'Enola Holmes' Review
“Enola Holmes” is based on a relatively new book series featuring Sherlock’s younger sister. No, she does not appear in any of Sir Arthur Conan Doyle’s classic works. And this is not a Sherlock-dominated story in which he helps his sis get into the detective business by taking her under his wing. Nor is this a direct spinoff of the Robert Downey, Jr. films or Benedict Cumberbatch TV series.
“Enola Holmes” creates its own Holmes-ian universe, with its own tone and target audience. And the title heroine is front and center. 16-year-old Millie Bobby Brown (“Stranger Things”) plays the 16-year-old title character. Age appropriate casting — how refreshing! If she and sister Paige hadn’t jumped onto this project early as producers, chances are a mid-20s actress would’ve been cast to play the teen.
Brown is fantastic. She has an infectious spirit and abundant energy. Enola is basically a late 19th Century Wonder Woman — a heroine unafraid to battle evil and inspire others. Brown also narrates the story. Early and often she speaks directly to us (breaking the fourth wall). Often this technique is misused. But here it works. Enola not only tells us why she’s doing certain thing, how she’s feeling in certain situations. At times it’s a simple facial expression. Brown’s very good at playing to the camera. She never crosses the line into annoying or campy territory. It’s all part of the light-hearted tone of director Harry Bradbeer’s family-friendly creation.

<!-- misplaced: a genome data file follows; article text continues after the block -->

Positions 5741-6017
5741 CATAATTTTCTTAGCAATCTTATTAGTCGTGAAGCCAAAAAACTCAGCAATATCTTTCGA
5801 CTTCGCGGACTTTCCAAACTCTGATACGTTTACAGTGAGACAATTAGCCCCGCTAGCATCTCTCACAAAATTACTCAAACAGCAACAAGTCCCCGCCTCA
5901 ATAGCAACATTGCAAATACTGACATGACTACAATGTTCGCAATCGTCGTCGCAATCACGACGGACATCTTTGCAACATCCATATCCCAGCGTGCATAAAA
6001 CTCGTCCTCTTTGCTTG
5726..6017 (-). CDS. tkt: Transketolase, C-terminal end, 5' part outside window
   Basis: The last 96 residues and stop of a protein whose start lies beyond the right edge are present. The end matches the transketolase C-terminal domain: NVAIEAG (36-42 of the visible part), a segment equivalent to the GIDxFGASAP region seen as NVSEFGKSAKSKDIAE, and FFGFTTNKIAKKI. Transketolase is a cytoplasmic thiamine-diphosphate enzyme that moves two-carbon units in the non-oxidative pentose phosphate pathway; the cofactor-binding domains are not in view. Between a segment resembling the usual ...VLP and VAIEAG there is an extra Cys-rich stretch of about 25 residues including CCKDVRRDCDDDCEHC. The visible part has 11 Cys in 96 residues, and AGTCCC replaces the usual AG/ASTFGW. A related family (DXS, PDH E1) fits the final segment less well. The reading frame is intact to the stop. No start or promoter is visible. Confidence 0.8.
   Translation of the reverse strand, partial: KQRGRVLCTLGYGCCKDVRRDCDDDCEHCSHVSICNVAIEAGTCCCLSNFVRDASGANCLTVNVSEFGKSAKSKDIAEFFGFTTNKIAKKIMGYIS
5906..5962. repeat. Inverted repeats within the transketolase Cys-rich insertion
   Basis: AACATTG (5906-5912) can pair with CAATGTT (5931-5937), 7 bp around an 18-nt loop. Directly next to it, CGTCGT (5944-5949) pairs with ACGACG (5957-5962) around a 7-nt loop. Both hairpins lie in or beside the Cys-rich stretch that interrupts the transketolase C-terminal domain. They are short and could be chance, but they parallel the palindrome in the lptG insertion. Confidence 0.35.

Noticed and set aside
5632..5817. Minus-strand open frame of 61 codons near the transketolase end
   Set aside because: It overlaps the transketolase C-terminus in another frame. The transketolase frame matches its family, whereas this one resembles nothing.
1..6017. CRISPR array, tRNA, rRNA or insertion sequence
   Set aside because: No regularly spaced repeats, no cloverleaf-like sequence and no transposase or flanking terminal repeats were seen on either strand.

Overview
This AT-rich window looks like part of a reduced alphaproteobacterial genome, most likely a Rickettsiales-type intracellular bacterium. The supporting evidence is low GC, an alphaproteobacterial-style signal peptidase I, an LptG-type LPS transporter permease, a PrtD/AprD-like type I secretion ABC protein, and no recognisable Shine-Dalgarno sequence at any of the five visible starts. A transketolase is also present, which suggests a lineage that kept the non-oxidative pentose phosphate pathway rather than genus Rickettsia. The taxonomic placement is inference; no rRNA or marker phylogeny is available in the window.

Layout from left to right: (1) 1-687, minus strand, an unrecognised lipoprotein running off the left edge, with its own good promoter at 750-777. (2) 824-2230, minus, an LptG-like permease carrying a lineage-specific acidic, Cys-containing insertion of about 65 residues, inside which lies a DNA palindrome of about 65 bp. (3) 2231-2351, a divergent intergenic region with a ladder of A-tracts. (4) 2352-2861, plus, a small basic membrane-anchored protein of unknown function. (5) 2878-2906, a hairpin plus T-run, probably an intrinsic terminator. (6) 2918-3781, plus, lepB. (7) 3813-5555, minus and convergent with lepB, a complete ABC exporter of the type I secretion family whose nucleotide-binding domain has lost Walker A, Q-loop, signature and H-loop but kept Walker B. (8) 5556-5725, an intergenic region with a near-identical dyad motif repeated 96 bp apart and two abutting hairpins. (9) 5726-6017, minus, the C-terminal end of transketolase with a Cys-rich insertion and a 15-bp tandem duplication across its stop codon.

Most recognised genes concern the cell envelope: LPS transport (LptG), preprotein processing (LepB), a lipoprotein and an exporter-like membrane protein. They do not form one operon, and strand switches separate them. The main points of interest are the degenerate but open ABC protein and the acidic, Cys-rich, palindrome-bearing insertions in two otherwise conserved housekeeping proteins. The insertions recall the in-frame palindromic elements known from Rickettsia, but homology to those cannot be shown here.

Remember Downey, Jr.’s stunning 2010 Best Actor in a Comedy or Musical Golden Globe win for “Sherlock Holmes”? Well, don’t be surprised if Brown snags a nomination from the Hollywood Foreign Press members this awards season.
But, it’s the 10 to 16-year-old girls who love Brown on “Stranger Things” who will enjoy “Enola Holmes” the most. This sweeping adventure is heavier on romance and female empowerment than mystery. Sherlock (Henry Cavill) and older brother Mycroft (Sam Claflin) are supporting players. All three Holmes do have cases to solve, including the disappearance of their mother (Helena Bonham Carter). But don’t expect any big reveals or “aha!” moments. The script is all rather elementary.
Well, except for one puzzling element. And it occurs right at the very end. A major plot driving force is not definitively resolved. Several scenes may have been cut to keep the runtime at 2:03 (which is still too long).
“Enola Holmes”, like every other Holmes property, could very well become a franchise. Brown is young and there are several other books in the series. And if that’s the case, hopefully Cavill loosens-up a little bit in future installments.
But again, this is Enola’s world. He — and we — are just along for the fun ride.